Camden receives share of City Hall’s Grow Back Greener fund
Four projects in Camden will receive a total of £87,453 in funding to enhance green spaces and biodiversity in the borough. Local London Assembly Member, Andrew Dismore AM, has welcomed this investment through City Hall’s Grow Back Greener scheme and said that pandemic has “underscored the stark inequalities” that exist when it comes to accessing green space.
Coram’s Fields and the Harmsworth Memorial Playground, working in partnership with The Bee Friendly Trust and Age UK Camden, have been awarded £36,700 to improve key green spaces at Coram’s Fields, a vital community resource in Camden.
The intergenerational project will bring together children and young people with older people from local communities to redevelop four neglected spaces across the site. This includes installing a new pond, removing hard surfacing and planting fruit trees and raised beds. Volunteers will also have direct access to accredited training opportunities.
Global Generation, working in partnership with Somers Town Community Association and Oakshott Court Residents Group, has been awarded £20,000 to create new growing spaces in Somers Town.
The project will transform a grey section of the Story Garden, as well as two satellite sites in the local community. The improvements will be co-created with residents who will take part in a structured ten-week volunteering programme.
Castlehaven Community Association (CCA), working in partnership with Clarence Way TMO, Holy Trinity Primary School, MIND in Camden, The Outside Project, The Good Gym, Cob in the Community, Camden Garden Centre and Co-operation Town, has been awarded £20,000 to create a new food growing space in and around Castlehaven Community Park.
The project will work with volunteers and users from CCA’s foodbank, predominantly local Somali women, to create new growing beds at Castlehaven and in the local community, as well as supporting participants to develop skills to grow food at home.
London Wildlife Trust has been awarded £10,753 to install new drainage features and rain gardens at Camley Street Natural Park in Kings Cross, as part of the wider redevelopment of the site.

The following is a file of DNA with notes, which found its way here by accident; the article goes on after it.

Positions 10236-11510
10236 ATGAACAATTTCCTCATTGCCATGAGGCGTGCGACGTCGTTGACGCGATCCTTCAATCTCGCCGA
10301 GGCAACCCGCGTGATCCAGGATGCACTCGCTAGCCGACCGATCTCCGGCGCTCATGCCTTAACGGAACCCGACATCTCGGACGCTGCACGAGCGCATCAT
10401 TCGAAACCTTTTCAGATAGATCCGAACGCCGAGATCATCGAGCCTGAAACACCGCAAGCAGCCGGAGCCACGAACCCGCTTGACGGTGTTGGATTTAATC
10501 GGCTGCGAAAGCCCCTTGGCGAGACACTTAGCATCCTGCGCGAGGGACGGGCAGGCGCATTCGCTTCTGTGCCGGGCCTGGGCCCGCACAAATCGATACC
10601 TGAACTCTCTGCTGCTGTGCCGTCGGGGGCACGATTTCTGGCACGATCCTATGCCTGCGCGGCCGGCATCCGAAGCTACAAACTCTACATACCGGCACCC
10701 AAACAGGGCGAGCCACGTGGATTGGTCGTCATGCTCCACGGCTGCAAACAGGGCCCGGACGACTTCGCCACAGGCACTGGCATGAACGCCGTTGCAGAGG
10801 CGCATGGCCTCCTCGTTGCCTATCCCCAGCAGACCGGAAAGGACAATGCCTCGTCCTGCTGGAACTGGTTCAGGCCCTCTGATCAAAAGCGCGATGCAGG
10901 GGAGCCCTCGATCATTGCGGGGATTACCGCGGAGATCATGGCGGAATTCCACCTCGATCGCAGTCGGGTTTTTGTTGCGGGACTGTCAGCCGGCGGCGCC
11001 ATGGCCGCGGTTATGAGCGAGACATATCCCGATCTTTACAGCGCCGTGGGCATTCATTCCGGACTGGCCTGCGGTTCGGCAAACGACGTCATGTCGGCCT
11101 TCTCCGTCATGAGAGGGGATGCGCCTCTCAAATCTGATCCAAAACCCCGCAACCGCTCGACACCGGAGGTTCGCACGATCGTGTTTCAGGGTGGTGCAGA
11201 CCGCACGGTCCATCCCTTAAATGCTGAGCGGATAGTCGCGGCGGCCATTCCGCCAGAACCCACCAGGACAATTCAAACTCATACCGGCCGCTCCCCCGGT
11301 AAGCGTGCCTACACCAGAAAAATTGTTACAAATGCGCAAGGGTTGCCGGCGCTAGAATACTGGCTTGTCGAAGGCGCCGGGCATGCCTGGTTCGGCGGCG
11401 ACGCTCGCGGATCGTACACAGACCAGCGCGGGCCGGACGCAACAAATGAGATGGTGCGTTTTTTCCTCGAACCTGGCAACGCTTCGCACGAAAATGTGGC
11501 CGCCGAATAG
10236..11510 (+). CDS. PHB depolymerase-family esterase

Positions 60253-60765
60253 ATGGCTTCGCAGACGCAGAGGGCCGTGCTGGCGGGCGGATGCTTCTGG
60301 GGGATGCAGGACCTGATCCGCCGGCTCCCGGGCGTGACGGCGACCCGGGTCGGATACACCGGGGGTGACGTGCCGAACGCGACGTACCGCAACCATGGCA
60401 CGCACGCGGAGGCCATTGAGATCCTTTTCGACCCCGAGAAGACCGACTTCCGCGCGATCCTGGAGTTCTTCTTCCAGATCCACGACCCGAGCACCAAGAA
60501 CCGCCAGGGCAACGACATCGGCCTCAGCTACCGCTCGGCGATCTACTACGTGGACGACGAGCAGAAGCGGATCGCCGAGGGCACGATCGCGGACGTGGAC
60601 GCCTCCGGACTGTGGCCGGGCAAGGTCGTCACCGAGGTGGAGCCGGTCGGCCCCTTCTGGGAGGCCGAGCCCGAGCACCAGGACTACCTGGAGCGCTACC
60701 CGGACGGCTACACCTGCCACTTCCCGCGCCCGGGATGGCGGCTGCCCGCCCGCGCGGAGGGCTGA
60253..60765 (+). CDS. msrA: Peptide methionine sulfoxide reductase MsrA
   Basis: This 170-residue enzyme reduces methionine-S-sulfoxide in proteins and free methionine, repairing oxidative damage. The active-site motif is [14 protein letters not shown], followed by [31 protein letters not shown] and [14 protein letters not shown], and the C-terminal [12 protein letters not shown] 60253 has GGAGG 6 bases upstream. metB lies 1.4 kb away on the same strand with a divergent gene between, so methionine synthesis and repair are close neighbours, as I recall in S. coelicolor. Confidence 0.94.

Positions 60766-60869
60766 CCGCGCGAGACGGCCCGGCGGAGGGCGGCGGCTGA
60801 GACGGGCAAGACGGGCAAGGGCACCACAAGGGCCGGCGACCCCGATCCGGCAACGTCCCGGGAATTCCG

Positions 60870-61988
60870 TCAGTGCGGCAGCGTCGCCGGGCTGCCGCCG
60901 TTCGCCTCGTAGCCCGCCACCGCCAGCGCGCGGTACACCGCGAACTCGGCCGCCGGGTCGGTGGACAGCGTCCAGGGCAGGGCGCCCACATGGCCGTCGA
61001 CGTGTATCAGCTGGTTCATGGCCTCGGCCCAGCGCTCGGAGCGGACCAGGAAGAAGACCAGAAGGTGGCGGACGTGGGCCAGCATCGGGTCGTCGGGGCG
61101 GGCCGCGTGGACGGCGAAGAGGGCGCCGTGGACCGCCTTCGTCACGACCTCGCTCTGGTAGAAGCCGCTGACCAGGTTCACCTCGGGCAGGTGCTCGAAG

The project will allow rainwater to be captured from the roof of the new visitor centre, slowing down runoff and improving water quality. The project will include create a space for food growing and wildlife, and will include gardening activities and workshops for local residents, as well as a gardening market for plant exchanges. Figures published by the Office of National Statistics (ONS), during the first lockdown, reveal that a fifth of London’s households have not had access to a shared or private garden during the pandemic. Those from Black, Asian and Minority Ethnic (BAME) backgrounds are almost four times less likely to have access to an outdoor space.
The Mayor’s new London Plan contains measures to ensure London has over fifty per cent green cover. However, the Secretary of State for Housing, Communities and Local Government, Robert Jenrick, has refused to sign-off the latest version of the Plan – submitted to him a year ago.
Local London Assembly Member, Andrew Dismore AM, said:
“This funding will help to boost our local recovery from the pandemic, and is a step towards transforming pockets of the borough, so they can be better enjoyed by the community and allow biodiversity to flourish.
“The pandemic has underscored the stark inequalities that exist in our capital when it comes to ready access to communal green space.
“It’s positive to see that City Hall have a plan to address to this through initiatives such as the Grow Back Greener scheme, but it is the Mayor’s New London Plan that will make the biggest difference. The Secretary of State needs to sign it off and stop blocking its publication, so that we can really improve London’s biodiversity.”
- A breakdown of the funding allocations for each borough and project through City Hall’s Grow Back Greener scheme can be found here;
- The latest Good Parks for London report can be read here;
- Figures published by the Office of National Statistics (ONS), in May 2020, reveal that a fifth of London’s households do not have access to a shared or private garden during the pandemic. Those from Black, Asian and Minority Ethnic (BAME) backgrounds are almost four times less likely to have access to an outdoor space.
- The latest ‘Intend to Publish’ version of the New London Plan can be read here;
- Andrew Dismore AM is the London Assembly Member for Barnet and Camden